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Authors: Karen Hawkins

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BOOK: Mad for the Plaid
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“He is nae a saint, you're right aboot that.” She turned back to D'yoval, dismissing Nik with a glance. “Put him away and give him an extra measure of oats, too. He was verrah well behaved today.” She didn't
even bother looking at Nik as she spoke, but moved closer to D'yoval, cooing to the spoiled animal as she rubbed his shoulder.

D'yoval seemed to enjoy her attention, too. Nik would have some serious words with his horse once Lady Ailsa was out of earshot.

Meanwhile, he had an irksome part to play. He bowed. “I will put your steed away, my lady.”

“Thank you. You may leave D'yoval with me.”


Nyet
.” The word escaped him before he could catch it.

Her brows rose.

He tightened his hold on D'yoval's reins as he hurried to add, “It is cold, my lady, and I'm sure you wish to go inside. I can take both horses to the stables. It is my duty.” There. That sounded properly groom-like.

“Impossible. Like all males, St. George is nae fond of other animals, particularly those prettier than he. He would bite this one, and that would nae be guid.”

Nik wasn't sure whether he was more amused at the idea of a horse disliking another for its better looks, or irked that she thought that principle applied to “all males.”

Before he could decide, she left D'yoval's side and crossed to where Nik stood. She was even shorter than he'd imagined, her head coming well below his shoulder.

She held out her gloved hand.

He raised his brows, waiting.

She shook her hand impatiently. “Give me the reins so that I may hold D'yoval while you deal with St. George.”

A well-trained groom would not question a lady. A well-trained groom would do as he was told, even though he'd already warned the lady of the house about D'yoval's less-than-gentle disposition.

Well, Nik might be playing a groom, but no one said he had to be a well-trained one. He set his jaw. “
Nyet.
I cannot.”

She tilted her head back to more fully view his face, her hand plopped on her hat to hold it in place. “Goodness, but grooms from Oxenburg are forward, intractable creatures,” she murmured. Without giving him time to reply, she turned and wandered back to the gate where he'd first seen her. “Fine. If you insist, then I will let you take care of both horses.”

He'd won, but somehow he found himself remaining by D'yoval's side, watching her warily, and feeling as if he'd missed something.
What would I have done if a groom had refused to do as I said?
He wasn't certain, for it had never happened. But he didn't think he'd so meekly accept it.

“My, my, my. Would you look at this?” She bent and picked up the flask Rurik had left. “Where did this come from?” She looked around as if expecting someone to claim it.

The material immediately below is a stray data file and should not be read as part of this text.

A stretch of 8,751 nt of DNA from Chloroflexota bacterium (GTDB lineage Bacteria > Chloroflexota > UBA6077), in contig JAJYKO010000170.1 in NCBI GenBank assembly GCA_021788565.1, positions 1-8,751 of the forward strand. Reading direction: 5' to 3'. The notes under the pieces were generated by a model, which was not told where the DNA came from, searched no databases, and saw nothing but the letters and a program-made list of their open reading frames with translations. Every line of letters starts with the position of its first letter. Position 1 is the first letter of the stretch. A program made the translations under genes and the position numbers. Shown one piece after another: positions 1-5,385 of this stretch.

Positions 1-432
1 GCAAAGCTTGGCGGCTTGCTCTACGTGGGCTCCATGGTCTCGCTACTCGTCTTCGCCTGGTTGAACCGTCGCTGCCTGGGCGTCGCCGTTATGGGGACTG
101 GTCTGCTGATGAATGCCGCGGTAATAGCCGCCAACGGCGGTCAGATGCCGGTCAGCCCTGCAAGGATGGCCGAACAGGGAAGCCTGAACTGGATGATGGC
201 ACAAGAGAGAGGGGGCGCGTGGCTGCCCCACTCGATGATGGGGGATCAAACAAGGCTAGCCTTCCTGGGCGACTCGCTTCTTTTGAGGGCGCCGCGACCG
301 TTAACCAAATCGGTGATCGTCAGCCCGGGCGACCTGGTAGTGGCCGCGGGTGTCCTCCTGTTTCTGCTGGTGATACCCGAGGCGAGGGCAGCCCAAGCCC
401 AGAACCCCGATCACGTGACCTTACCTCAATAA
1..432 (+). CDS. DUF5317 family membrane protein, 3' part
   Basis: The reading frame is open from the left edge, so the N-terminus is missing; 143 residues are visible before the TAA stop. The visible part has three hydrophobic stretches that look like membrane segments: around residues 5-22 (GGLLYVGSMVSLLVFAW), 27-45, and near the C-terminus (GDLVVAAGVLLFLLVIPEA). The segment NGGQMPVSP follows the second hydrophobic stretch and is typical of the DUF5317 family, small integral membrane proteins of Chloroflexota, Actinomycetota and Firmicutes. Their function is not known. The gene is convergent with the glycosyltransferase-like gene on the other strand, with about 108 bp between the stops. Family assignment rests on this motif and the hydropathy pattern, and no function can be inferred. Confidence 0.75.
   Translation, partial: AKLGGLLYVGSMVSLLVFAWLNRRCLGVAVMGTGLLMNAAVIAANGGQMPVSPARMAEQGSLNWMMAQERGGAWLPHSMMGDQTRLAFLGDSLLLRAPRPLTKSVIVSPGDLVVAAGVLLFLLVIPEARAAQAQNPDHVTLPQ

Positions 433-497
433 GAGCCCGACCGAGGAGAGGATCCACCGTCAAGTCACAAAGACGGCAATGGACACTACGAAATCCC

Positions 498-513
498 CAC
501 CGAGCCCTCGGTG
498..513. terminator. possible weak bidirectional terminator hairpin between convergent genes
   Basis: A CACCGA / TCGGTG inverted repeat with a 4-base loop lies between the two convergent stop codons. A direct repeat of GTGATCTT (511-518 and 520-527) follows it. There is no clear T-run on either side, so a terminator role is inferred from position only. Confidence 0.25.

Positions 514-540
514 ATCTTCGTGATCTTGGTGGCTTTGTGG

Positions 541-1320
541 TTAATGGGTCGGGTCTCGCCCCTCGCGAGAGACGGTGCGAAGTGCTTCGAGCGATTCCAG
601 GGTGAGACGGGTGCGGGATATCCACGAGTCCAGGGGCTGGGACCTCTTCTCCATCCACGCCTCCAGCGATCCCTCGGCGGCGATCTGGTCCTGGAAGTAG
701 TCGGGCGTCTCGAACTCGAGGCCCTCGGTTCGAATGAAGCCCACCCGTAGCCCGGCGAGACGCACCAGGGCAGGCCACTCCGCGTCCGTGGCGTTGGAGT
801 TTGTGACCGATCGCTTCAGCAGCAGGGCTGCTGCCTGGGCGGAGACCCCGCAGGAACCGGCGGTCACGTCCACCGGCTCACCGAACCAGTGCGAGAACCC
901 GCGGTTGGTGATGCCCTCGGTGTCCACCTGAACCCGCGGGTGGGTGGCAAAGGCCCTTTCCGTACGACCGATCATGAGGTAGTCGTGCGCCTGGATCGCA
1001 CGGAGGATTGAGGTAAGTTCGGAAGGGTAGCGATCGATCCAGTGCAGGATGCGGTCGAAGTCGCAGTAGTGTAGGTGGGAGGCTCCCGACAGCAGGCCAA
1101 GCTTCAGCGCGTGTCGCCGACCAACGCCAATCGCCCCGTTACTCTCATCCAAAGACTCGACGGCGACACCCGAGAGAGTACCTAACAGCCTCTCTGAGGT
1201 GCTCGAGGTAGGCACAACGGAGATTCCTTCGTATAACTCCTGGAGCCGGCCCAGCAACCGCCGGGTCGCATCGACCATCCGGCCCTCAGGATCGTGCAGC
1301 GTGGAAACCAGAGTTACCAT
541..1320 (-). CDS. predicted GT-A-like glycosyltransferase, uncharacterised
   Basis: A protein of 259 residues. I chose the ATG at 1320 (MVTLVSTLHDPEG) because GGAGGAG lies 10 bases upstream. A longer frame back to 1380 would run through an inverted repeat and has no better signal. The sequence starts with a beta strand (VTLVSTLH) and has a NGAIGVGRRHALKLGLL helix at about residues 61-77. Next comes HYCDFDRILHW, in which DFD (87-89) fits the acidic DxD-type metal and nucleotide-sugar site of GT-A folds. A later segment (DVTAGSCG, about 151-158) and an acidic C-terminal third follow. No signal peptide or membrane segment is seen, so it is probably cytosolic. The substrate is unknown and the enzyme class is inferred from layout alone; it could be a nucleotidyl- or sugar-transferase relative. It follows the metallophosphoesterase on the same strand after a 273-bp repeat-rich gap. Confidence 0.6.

Nik bit his tongue.
Damn it, that's mine!

When silence met her inquiry, she shrugged. “I shall keep it for myself, then.” She unscrewed the top of the flask and took a cautious sniff. Then, to his utter shock, she raised the flask to her lips and took a sip.

Nik's brows rose. There was vodka in that flask. While he loved the Scots' whisky, which they'd aptly
named “the water of life,” his native country's vodka was a much, much stronger drink.

She lowered the flask, her eyes watering. She coughed, pressing a hand to her throat. “Guid lord, that is strong!”

“It's obviously not a drink fit for a lady.” He couldn't keep the smugness from his tone.

Her gaze locked with his. And then, with the utmost deliberate movement possible, as if she'd taken his words as a direct challenge, she lifted the flask once more and took another sip.

This time she swallowed the vodka with barely a grimace. “It grows on you, this drink, whatever it is.” Her voice, already a touch husky, had deepened even more, as if she fought the desire to cough.

Bozhy moj, but I have never met such a stubborn woman.
If he didn't say something, she would drink all his vodka. “I recognize that flask. It is Lord Apraksin's.”

“Is it? I wonder how it got here?”

“Perhaps it dropped from his pocket when he came to see to the horses earlier this evening. I will return it to him in the morning.”

A faint smile curled her lips. “Ah, but why make him wait? I will see him at dinner.” She slid the flask into her pocket and patted it. “I'm sure he will be glad to have it back. I—but wait, what's this?” She picked up the cigarillo that had been left on the fence post for him.

The vodka had been one thing, for the flask had been in plain sight. But the cigarillo? She had to have seen Apraksin place it there.
Had she? Or hadn't she?
Nik honestly couldn't say. He supposed the edge of the
cigarillo had hung over the fence or—
Bloody hell, is she playing with me?

He was stuck; if he said something and she hadn't witnessed Apraksin putting the cigarillo on the fence, then Nik would have revealed himself. He was left simmering in growing irritation.

She rolled the cigarillo between her gloved fingers and then took a cautious sniff. “Divine. My father smokes this same kind, I think. The scent of the tobacco is just like this—sweet and soft.”

Nik managed to say with what he hoped was unconcern, “That is an odd place to find a cigar. Perhaps someone left it there by mistake. Since the flask is Lord Apraksin's, perhaps the cigar is, as well.”

Amusement, curiosity, and challenge fleetingly crossed her face, but were quickly subdued behind a shrug as she continued to toy with the cigar. “A cigarillo would be a lovely way to ward off this chill, would nae it?”

He inclined his head, unable to spit out any more polite words.

“Let us see.” She bent and picked up some straw that was lodged against a post and twisted it into a spill exactly as Rurik had done. Her gaze locked on Nik. “You. Bring a lantern from the side of the barn. I'll need a light.”

She'd called him “
you
”? He'd never been so insulted. Ever. Worse, she was about to smoke his own cigar right in front of him, from a light she was forcing him to provide.